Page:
Tagged: philosophic life

On Anger

You may learn from your anger, but you cannot learn while angry. Anger is an intellectual ditch: no movement possible, all reality transformed into a dark hole in which the soul gradually buries itself in an attempt to justify its perspective by denying the possibility of light. The required spiritual change does not necessarily entail denying the condition that occasioned the anger, which...

What You Need

“Necessity is the mother of invention,” says the proverb. And so it is — or nearly so. For it would be more precise to say perceived necessity. That is, invention is born of the subjective sense of need, rather than only of actual, natural needs, a truth which may easily be observed by considering the kind of invention typical of our age, most...

Finding One’s Identity

A student who has been investigating the subject of “identity” informs me that she became somewhat lost amid all the diverse explanations of this notion that one encounters from various sources, until at last she settled on an approach reminiscent of Socrates’ famous “second sailing” (Phaedo, 99dff), a path she explains as follows: I just thought, after talking with you about this topic,...

Philosophic Principles, Part Four

Good-and-Evil is the horizontal axis. Good-and-Bad is the vertical axis. The horizontal axis measures the moral realm — practical and “human, all too human” — where the standard is right and wrong in a social context. The vertical axis measures the cosmic or theoretical realm, where the standard is either wisdom vs. ignorance (Plato) or life-enhancement vs. life-diminution (Nietzsche). That either-or is not...

Polis, Soul, Nectarine

Political life is over. There are only money and guns now, each of these, in any socially effective quantities, increasingly concentrated in the hands of an increasingly affiliated few. Everywhere, men are cowering, conceding, complying — and not only with their bodies. Modern men, in fact, have developed an impressive ability to feign courage, resistance, and erectness with their bodies, as a veil...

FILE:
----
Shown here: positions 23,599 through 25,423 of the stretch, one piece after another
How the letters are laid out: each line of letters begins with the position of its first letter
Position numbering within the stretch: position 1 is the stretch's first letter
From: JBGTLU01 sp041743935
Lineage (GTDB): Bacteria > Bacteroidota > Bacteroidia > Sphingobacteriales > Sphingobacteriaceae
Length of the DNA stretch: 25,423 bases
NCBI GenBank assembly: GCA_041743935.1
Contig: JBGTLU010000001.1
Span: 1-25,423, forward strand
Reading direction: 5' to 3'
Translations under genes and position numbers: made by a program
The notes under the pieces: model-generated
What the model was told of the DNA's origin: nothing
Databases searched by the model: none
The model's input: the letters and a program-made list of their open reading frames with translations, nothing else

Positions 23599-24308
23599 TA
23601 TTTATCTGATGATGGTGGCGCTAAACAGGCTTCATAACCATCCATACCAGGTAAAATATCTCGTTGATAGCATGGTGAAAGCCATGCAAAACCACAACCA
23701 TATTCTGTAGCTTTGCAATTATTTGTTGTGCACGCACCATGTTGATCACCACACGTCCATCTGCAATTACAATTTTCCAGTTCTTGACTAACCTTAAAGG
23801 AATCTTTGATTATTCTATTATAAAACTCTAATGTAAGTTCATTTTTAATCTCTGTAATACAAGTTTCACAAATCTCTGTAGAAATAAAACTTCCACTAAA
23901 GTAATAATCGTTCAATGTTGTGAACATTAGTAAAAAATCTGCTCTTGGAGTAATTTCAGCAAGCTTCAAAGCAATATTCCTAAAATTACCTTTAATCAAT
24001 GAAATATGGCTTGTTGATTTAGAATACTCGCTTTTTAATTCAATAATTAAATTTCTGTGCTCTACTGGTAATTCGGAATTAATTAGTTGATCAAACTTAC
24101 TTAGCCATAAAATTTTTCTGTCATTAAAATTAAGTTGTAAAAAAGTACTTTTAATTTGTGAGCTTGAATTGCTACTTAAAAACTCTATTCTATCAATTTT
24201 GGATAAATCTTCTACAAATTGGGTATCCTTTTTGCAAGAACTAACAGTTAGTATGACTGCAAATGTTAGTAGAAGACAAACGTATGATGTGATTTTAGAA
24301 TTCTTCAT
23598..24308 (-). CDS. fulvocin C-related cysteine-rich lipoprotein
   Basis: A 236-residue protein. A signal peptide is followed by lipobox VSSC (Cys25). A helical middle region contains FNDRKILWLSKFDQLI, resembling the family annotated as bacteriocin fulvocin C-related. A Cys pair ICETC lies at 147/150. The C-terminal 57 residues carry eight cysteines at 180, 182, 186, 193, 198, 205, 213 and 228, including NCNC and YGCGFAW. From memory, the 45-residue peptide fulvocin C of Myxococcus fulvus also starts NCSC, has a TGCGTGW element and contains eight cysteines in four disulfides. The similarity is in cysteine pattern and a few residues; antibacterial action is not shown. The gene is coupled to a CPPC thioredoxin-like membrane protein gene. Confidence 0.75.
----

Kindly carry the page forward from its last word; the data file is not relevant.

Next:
Two Kinds of People

Everything in our experience can be divided in two. After all, that most basic division explains why we have our world of experience in the first place: the primordial world-egg was split in half, or God created heaven and earth, or the Yin and Yang were distinguished — as you please. And this is why we rational animals are so naturally apt to...

For the Birds

There are gods even here. — Aristotle, Parts of Animals When I play with my cat, who knows whether she is amusing herself with me more than I am with her? — Montaigne, Apology for Raymond Sebond We imagine we are better than we are, because we instinctively exaggerate the value of the things we do well. Every time I watch a sparrow...

Philosophic Principles, Part Three

Reputation. The most important book in philosophy, Plato’s Republic, is at its core an elaborate answer this question: Who will have the happier life, the completely just man who is hated, reviled, punished, and dies without a friend, or the completely unjust man who is loved, respected, rewarded, and dies with a hero’s reputation? It is necessary to remind yourself of this question,...

Irreconcilable Differences, Part Three

A few more ways that I am at odds with today: I would rather live in a world with many things to fear than in a world with nothing to fear, because the opposite preference represents the emotional state of a child — and implies the practical conditions of a slave. It is preferable to live in a society in which people care...

The Meaning of Life

Meaning is definition. The meaning of life is therefore essentially the definition of life. Hence, the search for the meaning of life is a search for a definition that will tell us what we are really doing when we live, or (if we believe in freedom of the will) what we ought to be doing. I emphasize the point that meaning is definition...